What Is the Difference in the Looks of Daisies and Chamomile?

Hunker may earn compensation through affiliate links in this story.
Image Credit: Martin Ruegner/Stone/GettyImages
See More Photos

Chamomiles are daisies, but all daisies aren't chamomiles. Chamomile flowers, with their pretty white petals around a yellow eye, are often described as daisylike, and that's for good reason. They not only resemble daisies, but they are also members of the large daisy plant family Asteraceae.


Video of the Day


It is not possible to describe the differences between a daisy and a chamomile because of the wide variety of flowering plant species that are commonly called daisies.

Meet the Daisy Family

When someone mentions a daisy, they usually have in mind a small flower with a round yellow center surrounded by one or more rings of white rays. Botanically speaking, however, "daisy" means something else entirely. It refers to a big group of flowering plants in the plant family Asteraceae.


Many flowers with ray-type petals are in the Asteraceae family, including aster flowers (which give the family its name) and also gerbera daisies and sunflowers. Various species of these plants can be found around the globe, including North America, Europe, and Africa. Are chamomile in the same family? You guessed it — they are.

Meet the Chamomile

Chamomile (​Matricaria recutita​) is one of the many types of flowering plants in the Asteraceae (daisy) family. There are two common types of chamomile: German and Roman. Both have small, daisylike blossoms with one row of white petal rays surrounding a yellow center.


Both types of chamomile grow wild in Europe and have been used for centuries for their medicinal qualities. Chamomile tea, made from the dried flowers of either chamomile species, is among the world's most popular herbal teas. Both are hardy to U.S. Department of Agriculture plant hardiness zones 2 through 8.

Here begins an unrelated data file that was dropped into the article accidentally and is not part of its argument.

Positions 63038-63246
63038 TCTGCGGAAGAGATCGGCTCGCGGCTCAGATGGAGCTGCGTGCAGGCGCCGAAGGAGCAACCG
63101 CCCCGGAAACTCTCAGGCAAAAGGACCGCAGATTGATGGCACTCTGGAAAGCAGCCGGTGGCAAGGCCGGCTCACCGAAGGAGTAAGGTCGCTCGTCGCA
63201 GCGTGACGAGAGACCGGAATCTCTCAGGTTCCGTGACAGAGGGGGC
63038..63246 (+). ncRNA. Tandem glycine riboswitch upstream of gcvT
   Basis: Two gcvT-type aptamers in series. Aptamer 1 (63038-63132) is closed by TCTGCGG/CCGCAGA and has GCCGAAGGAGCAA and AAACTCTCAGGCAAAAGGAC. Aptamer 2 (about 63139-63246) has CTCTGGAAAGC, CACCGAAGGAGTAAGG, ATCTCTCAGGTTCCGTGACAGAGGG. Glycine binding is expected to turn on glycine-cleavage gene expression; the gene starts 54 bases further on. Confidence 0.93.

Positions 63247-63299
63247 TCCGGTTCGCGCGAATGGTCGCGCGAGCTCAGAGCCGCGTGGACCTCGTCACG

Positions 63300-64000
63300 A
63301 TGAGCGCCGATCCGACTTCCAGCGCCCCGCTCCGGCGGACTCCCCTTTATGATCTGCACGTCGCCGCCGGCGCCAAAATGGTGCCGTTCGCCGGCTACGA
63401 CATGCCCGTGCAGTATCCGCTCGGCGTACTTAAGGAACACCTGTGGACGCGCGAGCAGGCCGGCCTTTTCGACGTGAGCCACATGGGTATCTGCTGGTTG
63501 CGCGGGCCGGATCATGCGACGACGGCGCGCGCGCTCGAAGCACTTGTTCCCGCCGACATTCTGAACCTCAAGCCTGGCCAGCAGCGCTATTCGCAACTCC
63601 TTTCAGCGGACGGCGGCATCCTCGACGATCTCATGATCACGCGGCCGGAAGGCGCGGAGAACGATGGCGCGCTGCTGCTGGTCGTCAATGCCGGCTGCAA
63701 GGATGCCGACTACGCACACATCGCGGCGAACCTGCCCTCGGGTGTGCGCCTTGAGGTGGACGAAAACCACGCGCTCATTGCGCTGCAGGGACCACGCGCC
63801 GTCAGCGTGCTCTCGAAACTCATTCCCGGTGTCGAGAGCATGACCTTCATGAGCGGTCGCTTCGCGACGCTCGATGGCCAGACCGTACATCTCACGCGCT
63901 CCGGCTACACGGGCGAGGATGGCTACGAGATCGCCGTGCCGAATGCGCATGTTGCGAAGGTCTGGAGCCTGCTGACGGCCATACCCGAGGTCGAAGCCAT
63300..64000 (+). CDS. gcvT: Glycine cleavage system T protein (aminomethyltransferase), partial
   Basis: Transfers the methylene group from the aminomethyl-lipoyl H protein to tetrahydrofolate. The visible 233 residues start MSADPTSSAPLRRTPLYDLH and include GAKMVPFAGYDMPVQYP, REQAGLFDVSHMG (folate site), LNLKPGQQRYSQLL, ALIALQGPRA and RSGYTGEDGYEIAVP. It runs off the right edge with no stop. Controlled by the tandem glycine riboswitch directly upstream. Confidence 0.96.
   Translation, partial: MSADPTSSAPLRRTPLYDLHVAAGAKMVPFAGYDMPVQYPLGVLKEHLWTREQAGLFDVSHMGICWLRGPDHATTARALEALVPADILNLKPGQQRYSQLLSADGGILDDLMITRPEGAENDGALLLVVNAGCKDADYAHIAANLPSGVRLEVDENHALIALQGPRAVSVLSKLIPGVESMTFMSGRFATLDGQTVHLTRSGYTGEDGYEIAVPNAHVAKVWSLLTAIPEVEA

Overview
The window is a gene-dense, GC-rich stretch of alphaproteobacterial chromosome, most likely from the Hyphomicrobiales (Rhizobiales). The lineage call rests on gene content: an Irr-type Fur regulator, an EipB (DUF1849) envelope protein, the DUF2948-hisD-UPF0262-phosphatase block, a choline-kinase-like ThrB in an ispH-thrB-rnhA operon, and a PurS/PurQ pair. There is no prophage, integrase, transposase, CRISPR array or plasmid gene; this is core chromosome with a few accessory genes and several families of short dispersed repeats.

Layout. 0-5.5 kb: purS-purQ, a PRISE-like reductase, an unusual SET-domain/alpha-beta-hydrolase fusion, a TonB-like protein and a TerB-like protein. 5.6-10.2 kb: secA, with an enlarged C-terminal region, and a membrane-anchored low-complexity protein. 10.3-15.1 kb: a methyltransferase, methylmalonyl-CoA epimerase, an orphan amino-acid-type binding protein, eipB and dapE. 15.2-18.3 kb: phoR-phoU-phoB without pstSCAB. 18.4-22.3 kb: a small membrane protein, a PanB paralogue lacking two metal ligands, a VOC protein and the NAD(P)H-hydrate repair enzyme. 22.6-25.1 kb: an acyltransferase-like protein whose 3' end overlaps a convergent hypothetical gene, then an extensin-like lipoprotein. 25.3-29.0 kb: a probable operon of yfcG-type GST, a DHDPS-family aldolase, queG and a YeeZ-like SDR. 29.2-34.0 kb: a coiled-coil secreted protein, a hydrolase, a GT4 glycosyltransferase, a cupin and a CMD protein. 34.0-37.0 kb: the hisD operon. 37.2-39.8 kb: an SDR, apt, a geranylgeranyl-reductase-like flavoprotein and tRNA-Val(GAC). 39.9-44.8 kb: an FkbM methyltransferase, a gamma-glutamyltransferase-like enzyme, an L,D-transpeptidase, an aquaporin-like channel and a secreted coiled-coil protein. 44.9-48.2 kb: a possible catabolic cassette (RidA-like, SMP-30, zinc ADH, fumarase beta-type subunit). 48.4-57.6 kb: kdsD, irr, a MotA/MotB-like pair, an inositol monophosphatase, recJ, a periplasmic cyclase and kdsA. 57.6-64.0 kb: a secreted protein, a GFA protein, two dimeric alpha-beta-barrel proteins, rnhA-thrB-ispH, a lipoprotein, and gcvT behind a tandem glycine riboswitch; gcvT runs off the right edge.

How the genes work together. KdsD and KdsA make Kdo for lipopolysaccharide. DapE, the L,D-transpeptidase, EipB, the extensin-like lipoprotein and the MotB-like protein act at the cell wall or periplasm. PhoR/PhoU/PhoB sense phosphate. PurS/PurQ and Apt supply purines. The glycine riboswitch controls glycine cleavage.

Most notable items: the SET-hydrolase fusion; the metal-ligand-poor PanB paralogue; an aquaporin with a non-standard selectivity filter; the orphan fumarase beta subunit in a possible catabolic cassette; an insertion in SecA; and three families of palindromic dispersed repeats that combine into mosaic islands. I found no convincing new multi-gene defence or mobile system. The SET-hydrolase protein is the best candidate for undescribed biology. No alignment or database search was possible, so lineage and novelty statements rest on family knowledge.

German chamomile is an annual herb that grows to 24 inches tall and 12 inches wide. Roman is shorter and a perennial that spreads by creeping, rooting stems. German is used more often for herbal tea thanks to the slightly bitter taste of Roman chamomile.


Compare Chamomile and Daisies

The extensive daisy family of plants includes flowering plants with yellow, pink, and white petals; plants that are tall, and plants that are small; and some with a lovely fragrance and some with none. Given the wide variety of flowering plant species that are commonly called daisies, it is not possible to describe the differences between a daisy and a chamomile.


Your best bet is to figure out if the plant you are looking at is a chamomile. If not, it is likely to be a daisy. Identify chamomile by its 1-inch-wide flowers. Look for centers packed with true flowers that are yellow and tubular. These are surrounded by up to 20 white petals that curve backward a little. Check for an aromatic fragrance and a slight notch at the end of each ray.



Report an Issue

screenshot of the current page

Screenshot loading...